Chiquita Lock Removal
Chiquita Lock is the last of several control structures originally installed in Cape Coral to control storm-water runoff. These systems were designed to store water for natural treatment along the mangrove fringe, mimic the natural sheet flow of water from north to south, and prevent saltwater intrusion into our groundwater.
These control structures were mandated to be installed by a court-ordered consent decree due to Cape Coral’s developers digging many canals without the proper state and federal wetland permitting.
Over the years, the City of Cape Coral and Florida Department of Environmental Protection have allowed mangrove breaches on the western wall to go unmitigated and the lock to fall into disrepair. This is now the argument for the lock serving no purpose. In reality, it is an inconvenience to boaters, and the primary motivation for removal is an expected boost in property values for property owners behind the lock.
A city born from the water may not always doing its best to protect it.
Ceitus Boat Lift & Barrier
A scenario just like Chiquita Lock has already played out in the Northwest Spreader System of Cape Coral. After years of discourse and court battles, the City removed the Ceitus Barrier as a convenience to boaters.
In the years since, Matlacha Pass has been named an impaired water body and dramatic silting has taken place directly downstream of the Northwest Spreader System’s exit directly into the Matlacha Pass Preserve.
Continued development in N. Cape Coral with plans such as the D&D Boat Ramp site and the major Seven Islands District will continue to put greater pressure on these delicately balanced estuary habitats.
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Chiquita Lock & Ceitus Barrier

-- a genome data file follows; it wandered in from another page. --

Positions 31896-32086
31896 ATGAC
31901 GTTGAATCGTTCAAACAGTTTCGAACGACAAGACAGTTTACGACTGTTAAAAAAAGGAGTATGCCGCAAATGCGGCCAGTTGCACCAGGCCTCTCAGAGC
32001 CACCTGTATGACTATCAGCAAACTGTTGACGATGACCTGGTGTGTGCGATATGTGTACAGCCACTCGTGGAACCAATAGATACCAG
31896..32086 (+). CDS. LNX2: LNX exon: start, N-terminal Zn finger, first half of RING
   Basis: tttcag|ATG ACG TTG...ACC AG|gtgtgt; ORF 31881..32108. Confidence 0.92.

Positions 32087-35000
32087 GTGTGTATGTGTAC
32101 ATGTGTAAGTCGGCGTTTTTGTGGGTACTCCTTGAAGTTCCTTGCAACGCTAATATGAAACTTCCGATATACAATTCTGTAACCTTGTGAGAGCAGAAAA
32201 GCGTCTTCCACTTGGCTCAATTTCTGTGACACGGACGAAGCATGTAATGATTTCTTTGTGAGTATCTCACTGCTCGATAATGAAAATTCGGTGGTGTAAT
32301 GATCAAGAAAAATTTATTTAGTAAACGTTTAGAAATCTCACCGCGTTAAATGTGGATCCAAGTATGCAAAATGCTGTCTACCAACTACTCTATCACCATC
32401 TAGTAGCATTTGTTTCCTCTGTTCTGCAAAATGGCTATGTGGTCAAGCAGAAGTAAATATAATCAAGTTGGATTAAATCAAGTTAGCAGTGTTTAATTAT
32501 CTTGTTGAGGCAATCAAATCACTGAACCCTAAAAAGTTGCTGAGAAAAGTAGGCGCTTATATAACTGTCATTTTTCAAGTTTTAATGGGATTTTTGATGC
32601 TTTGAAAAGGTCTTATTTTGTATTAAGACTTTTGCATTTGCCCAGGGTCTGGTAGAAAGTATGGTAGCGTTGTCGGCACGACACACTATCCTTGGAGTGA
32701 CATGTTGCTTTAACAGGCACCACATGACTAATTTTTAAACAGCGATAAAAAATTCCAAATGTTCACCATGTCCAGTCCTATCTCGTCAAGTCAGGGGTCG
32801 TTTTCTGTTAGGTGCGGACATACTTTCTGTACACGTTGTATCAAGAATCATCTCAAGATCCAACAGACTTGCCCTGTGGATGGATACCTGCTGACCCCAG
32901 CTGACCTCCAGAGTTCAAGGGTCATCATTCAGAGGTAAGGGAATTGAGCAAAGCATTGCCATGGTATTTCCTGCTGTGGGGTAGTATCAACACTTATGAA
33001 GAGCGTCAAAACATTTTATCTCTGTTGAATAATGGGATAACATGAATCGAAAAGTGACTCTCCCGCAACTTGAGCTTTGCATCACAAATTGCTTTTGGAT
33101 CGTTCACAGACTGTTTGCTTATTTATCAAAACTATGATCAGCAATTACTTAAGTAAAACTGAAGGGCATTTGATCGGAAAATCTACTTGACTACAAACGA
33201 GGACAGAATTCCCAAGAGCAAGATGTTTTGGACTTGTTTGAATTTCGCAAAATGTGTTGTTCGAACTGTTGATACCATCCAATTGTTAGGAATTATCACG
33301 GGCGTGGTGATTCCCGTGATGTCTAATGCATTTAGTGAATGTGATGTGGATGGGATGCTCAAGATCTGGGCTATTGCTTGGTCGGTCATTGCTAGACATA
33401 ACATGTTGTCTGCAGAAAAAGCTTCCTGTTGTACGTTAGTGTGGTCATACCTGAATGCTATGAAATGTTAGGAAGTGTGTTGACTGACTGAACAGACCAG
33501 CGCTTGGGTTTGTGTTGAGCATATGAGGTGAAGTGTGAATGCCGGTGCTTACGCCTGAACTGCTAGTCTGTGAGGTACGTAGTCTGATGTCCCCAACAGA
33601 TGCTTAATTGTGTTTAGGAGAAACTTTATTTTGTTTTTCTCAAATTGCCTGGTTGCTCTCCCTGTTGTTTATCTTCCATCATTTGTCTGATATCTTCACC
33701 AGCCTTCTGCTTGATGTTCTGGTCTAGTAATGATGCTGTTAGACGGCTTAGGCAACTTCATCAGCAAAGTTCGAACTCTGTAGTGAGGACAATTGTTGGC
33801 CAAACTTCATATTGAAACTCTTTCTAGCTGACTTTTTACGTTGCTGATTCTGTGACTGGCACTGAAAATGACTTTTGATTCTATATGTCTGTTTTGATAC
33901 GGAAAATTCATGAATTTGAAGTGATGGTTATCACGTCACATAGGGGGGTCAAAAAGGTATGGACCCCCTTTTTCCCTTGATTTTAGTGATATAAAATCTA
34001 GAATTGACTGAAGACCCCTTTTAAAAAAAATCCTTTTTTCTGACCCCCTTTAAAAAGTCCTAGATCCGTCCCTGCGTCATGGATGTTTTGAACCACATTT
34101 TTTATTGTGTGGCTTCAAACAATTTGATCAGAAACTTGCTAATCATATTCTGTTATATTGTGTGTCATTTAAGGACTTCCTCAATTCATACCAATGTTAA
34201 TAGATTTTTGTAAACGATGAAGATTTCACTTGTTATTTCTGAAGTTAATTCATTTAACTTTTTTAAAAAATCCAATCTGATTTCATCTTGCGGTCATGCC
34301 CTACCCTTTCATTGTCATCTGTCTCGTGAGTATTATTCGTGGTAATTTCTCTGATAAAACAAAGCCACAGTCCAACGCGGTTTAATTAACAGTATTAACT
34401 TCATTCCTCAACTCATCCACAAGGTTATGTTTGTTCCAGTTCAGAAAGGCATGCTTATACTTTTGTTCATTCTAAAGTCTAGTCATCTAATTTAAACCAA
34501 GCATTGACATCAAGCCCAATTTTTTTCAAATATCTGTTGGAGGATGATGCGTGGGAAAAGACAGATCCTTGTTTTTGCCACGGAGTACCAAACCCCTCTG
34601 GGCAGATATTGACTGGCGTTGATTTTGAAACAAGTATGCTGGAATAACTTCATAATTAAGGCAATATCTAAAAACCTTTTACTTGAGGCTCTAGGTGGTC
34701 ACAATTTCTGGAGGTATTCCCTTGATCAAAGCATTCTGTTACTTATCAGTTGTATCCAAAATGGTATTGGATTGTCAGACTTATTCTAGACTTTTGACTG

Several high-profile groups and nonprofits bowed out of a legal challenge to keep Cape Coral’s Chiquita Boat Lock, a nearly 50-year-old manmade barrier, in operation, citing fears of massive attorney’s fees and alleged “intimidation” by the city.
The city’s latest request to remove the lock should be denied on many of the same grounds that it was denied on a few short years ago in Administrative Law Judge Francis Ffolkes’ December 2019 ruling.
Something needs to be done about the Chiquita Lock. The lock was designed to prevent Cape Coral’s polluted water from entering the Caloosahatchee estuary. It has fallen into disrepair, is a headache for boaters, and is dangerous for manatees.
Florida Department of Environmental Protection Secretary Noah Valenstein rejected the permit that the agency previously said it would approve. The order issued from Valenstein represents the DEP’s final decision on the matter and supersedes a November 2018 announcement that it would issue the permit.
The decision on the Chiquita Lock has been the topic of controversy for months. Boaters have complained about the wait times at the lock. Getting in and out of this spot can get busy, especially during season. But a state judge’s 50-page recommendation says the wait is worth it.
A water control structure in Cape Coral will be the focus of a hearing this week as environmental and civic groups aim to keep the city from completely removing the Chiquita Lock. The lock was designed to retain freshwater so that it has a period of time to wash through an adjacent mangrove system, which helps clean the water.
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